All this continues while administrative officials are paid high salaries, with luxurious amenities such as access to cars. On the other hand, the athletes often even have difficulty covering their transportation and health insurance. These financial challenges have been further exacerbated by recent inflation.

All this has resulted in reduced participation of Pakistani athletes in international competitions as the athletes rely on non-standard sources of financing such as crowdfunding and even loans. The financial challenges are also faced by coaches, who have now started migrating from Pakistan in search of an opportunity to be appreciated for their talent and skills.

Public criticism is often brutal and uninformed. While the athletes receive immediate media attention and public attention when they succeed, their daily struggles are dismissed and neglected when they are unable to perform beyond the quality of the resources made available to them. This can take a significant mental toll on the athletes, who are then under even more pressure to perform well in future competitions. Furthermore, the athletes are shunned and harassed when they try to speak out about their circumstances.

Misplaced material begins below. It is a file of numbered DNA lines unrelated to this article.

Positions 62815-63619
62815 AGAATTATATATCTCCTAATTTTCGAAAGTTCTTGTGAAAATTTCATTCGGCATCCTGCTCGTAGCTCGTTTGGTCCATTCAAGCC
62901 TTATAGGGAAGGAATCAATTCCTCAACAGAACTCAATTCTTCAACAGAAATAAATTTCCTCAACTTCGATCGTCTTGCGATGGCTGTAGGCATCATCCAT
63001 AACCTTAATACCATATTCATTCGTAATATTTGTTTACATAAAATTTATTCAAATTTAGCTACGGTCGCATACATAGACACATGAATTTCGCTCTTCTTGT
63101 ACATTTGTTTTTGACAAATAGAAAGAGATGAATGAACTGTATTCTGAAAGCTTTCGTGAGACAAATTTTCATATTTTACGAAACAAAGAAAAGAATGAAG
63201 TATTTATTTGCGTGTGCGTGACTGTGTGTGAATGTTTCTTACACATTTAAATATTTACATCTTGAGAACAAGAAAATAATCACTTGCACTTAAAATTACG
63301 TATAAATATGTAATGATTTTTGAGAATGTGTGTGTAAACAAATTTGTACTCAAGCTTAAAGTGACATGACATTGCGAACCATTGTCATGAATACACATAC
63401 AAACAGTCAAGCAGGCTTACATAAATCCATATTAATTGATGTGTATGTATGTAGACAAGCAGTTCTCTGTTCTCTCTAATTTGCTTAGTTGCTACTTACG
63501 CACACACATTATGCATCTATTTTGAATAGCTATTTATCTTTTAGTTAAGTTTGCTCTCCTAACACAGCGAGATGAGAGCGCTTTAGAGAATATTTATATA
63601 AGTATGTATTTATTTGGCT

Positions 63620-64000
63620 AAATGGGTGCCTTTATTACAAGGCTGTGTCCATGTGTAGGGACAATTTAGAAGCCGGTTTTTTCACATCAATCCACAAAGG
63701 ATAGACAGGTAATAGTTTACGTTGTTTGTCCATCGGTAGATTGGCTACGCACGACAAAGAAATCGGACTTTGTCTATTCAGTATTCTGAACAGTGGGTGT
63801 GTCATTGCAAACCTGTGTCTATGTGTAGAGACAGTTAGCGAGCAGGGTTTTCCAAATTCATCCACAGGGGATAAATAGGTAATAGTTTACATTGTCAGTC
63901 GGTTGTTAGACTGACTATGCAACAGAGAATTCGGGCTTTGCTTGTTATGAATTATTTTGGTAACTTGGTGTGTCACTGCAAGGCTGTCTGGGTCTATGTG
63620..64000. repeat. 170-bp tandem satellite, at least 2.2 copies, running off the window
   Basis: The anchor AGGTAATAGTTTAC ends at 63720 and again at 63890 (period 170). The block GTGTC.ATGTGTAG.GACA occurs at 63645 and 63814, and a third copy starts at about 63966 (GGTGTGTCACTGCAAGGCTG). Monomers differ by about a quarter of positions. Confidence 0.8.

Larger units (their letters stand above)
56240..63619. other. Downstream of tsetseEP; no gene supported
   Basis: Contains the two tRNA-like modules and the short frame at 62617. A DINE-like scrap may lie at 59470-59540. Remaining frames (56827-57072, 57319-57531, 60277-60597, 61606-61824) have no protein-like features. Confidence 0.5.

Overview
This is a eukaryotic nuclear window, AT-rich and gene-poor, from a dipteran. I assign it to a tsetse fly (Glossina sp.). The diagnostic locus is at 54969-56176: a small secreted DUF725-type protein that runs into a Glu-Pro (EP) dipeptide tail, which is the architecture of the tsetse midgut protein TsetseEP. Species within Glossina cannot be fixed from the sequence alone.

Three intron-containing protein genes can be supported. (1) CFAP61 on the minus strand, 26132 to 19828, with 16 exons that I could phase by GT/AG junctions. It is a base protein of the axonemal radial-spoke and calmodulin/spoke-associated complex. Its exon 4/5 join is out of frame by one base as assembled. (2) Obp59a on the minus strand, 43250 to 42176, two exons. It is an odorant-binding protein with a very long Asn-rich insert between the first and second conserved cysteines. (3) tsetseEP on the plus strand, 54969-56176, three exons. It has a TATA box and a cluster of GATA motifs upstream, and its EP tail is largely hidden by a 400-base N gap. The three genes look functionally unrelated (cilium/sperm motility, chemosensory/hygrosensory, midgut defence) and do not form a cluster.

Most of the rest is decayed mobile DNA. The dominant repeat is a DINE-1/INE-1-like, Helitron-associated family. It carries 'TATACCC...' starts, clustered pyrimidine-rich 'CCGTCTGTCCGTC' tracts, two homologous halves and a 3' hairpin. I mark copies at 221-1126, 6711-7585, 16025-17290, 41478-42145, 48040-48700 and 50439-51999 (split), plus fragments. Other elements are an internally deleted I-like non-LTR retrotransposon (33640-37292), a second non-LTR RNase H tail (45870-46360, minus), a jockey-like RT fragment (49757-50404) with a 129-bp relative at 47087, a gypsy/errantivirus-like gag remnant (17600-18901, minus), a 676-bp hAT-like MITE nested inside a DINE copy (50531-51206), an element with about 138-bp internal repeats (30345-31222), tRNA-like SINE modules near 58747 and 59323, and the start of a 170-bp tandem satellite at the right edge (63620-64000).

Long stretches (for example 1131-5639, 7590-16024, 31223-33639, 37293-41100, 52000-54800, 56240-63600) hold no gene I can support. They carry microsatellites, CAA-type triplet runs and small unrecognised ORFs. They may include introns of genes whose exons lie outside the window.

Sport has always had an underappreciated positive impact on a society. In Pakistan, where religious, sectarian, ethnic and communal differences can often divide people, sport has the unique quality of uniting everyone into a single community of athletes.

Furthermore, athletes such as cricketers Ihsanullah, Naseem Shah, Kamran Ghulam, Imran Sr, Wasim Jr, Nasir Iqbal and Shaheen Afridi and squash player Maria Toor have countered the negative narratives built up in the media about their regions and highlighted the passion, kindness and talent that lies, among other things, in the people of the former Fata and Pata.

Similarly, the efforts of athletes such as cricketers Javeria Khan and Sana Mir, karateka Kulsoom Hazara, mountaineer Naila Kiani and others have also paved the way for future generations of women athletes to break cultural and regional barriers, while transforming the country in a positive way represent. way.

Furthermore, the efforts of cricketer Babar Azam, Arshad Nadeem, squash player Noor Zaman and others to highlight the failures of our sporting structure and the daily struggles of athletes have been invaluable. The resilience and strength shown by Pakistani athletes can, in fact, inspire the nation.

The choice for the future of Pakistani athletes and sports lies in the hands of the nation. It is up to us to decide whether we want to build a better future for our athletes, or perpetuate a cycle of corruption, broken systems, intimidation and disloyal governance.

The decision we make will determine the legacy we leave for future generations.

The writer is one of Pakistan’s leading squash players, who came to the game after dabbling in cycling and cricket. She is also an advisor to the Sports Ministry of Khyber Pakhtunkhwa.
X: @noorenashams

Published in Dawn, EOS, April 21, 2024